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Kucinich’s Web-Driven Campaign Bags $180,000 in First Quarter

Rep. Dennis Kucinich’s (D-Ohio) anti-war presidential campaign hauled in $180,000 in contributions in the first quarter of 2003, fueled primarily by an Internet-based drive to link up with other peace activists.

Kucinich has long admitted that his campaign would be an up-start effort dwarfed by the better-known and better-funded candidates, such as Sens. John Kerry (D-Mass.) and John Edwards (D-N.C.), both of whom raised roughly $7 million more than the fourth-term Cleveland lawmaker over the same time span.

Just how much smaller a campaign Kucinich is leading became clear Tuesday in a very detailed breakdown of contributions and expenditures done by PoliticalMoneyLine.com, the fundraising watchdog that accessed Kucinich’s electronically filed Federal Election Commission report.

While raising $180,000, Kucinich spent nearly $121,000, leaving him with just $50,398 in his campaign account as of March 31.

His biggest expenditures, by far, were on technology and Internet-related expenses. About $47,000 — more than 39 percent of all spending — went to the Web site, computers and computer consulting, according to PoliticalMoneyLine’s breakdown.

Just $8,649, by contrast, went to wages for staff.

Kucinich, a known comedian among his colleagues, almost made a parody of his own fundraising efforts at the late-February Democratic National Committee meeting on Capitol Hill, beginning his talk by repeating, several times, his campaign’s Web site address.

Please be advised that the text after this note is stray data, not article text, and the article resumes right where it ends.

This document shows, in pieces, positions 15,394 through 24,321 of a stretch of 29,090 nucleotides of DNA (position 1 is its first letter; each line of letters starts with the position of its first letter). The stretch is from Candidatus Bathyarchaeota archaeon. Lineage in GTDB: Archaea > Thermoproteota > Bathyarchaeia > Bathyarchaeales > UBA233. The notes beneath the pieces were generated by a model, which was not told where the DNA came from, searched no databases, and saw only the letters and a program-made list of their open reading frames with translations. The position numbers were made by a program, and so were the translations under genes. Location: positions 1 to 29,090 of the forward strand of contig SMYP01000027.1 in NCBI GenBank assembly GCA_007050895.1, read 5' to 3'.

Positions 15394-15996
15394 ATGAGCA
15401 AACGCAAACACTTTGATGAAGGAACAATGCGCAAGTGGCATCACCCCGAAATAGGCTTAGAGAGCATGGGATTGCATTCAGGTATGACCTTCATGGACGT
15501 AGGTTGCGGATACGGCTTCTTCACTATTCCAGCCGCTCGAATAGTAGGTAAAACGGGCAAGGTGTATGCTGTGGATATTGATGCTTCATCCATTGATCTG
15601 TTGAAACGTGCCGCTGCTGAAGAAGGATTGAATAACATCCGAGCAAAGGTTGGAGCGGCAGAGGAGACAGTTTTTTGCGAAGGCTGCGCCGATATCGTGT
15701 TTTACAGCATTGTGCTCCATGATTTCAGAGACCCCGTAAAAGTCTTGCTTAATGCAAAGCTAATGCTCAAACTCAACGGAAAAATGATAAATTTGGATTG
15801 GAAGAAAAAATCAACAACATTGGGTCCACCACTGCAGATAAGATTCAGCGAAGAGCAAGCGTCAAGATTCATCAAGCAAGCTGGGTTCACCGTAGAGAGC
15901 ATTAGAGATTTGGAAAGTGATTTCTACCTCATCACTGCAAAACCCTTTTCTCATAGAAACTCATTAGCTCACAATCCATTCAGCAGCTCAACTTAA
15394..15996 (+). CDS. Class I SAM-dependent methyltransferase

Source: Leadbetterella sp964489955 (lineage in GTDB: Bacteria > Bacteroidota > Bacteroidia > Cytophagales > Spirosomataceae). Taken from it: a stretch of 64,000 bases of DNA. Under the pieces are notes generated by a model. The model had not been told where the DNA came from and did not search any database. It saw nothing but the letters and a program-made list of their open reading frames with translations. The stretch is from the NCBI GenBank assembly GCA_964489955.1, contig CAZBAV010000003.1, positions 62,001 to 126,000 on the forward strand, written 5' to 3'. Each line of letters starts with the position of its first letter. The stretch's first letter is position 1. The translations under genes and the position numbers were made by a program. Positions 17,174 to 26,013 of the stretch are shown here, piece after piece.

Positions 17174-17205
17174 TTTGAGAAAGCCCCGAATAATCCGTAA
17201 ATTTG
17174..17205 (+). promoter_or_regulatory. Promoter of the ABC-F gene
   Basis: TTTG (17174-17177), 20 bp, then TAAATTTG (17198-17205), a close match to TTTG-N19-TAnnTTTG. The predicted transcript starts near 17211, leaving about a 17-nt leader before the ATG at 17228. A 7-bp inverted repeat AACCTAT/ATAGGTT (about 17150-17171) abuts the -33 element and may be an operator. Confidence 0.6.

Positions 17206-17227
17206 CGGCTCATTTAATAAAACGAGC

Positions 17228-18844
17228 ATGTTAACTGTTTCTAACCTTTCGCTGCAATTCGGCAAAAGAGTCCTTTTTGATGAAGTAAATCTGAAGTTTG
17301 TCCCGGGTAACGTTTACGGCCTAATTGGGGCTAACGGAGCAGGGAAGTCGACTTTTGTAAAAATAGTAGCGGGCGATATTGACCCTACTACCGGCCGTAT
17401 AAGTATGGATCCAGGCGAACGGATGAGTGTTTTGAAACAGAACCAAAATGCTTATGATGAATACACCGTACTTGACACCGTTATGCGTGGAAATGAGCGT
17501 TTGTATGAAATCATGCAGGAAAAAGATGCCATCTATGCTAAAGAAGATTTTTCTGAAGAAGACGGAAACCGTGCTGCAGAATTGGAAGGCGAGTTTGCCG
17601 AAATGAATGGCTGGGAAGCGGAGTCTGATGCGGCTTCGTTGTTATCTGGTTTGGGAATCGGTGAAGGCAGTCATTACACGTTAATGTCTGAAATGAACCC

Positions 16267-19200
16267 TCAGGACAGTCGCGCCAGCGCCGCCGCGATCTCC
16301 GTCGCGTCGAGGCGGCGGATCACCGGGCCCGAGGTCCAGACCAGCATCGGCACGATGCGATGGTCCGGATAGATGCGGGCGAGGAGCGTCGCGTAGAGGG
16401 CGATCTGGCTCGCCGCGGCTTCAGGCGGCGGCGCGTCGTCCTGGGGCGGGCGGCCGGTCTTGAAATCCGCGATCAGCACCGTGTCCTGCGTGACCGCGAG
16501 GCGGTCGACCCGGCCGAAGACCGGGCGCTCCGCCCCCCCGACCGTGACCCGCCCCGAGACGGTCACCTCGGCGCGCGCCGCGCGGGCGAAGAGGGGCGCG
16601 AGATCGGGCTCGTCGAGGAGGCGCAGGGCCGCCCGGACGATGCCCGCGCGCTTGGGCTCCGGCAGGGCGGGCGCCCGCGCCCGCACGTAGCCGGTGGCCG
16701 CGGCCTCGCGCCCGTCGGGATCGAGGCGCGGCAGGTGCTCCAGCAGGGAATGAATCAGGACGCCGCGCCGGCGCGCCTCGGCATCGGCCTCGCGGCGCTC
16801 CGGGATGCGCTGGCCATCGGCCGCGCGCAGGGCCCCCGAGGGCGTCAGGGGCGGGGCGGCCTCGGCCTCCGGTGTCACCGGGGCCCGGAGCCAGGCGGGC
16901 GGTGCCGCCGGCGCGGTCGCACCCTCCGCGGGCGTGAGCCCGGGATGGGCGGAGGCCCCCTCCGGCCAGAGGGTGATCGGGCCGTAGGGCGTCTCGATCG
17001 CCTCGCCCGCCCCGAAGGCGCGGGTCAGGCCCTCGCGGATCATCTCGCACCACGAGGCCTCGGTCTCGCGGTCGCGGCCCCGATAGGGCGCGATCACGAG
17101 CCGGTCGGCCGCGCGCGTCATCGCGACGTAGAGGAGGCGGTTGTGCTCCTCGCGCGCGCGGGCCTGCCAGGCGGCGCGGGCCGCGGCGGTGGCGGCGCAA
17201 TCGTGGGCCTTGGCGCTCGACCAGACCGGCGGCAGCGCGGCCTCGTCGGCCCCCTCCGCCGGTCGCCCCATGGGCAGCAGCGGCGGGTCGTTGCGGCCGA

Of the $173,000 Kucinich raised from individual donors, $76,637 — more than 44 percent of all individual donations — came from contributors giving less than $200, many of whom likely gave over the Internet.

Kucinich donated $2,000 of his own money to the campaign.

Interestingly, Kucinich’s home state did not come close to leading the way in terms of total dollars given as contributions of $200 and above. (Donations under $200 do not have to be itemized in FEC reports and therefore cannot be included in such breakdowns of giving.)

Californians provided Kucinich with $67,900, followed by Kentuckians at $25,394 and Buckeye State natives at $25,300.

Breakdowns of other presidential candidates’ campaigns will be available if they file electronically with the FEC.

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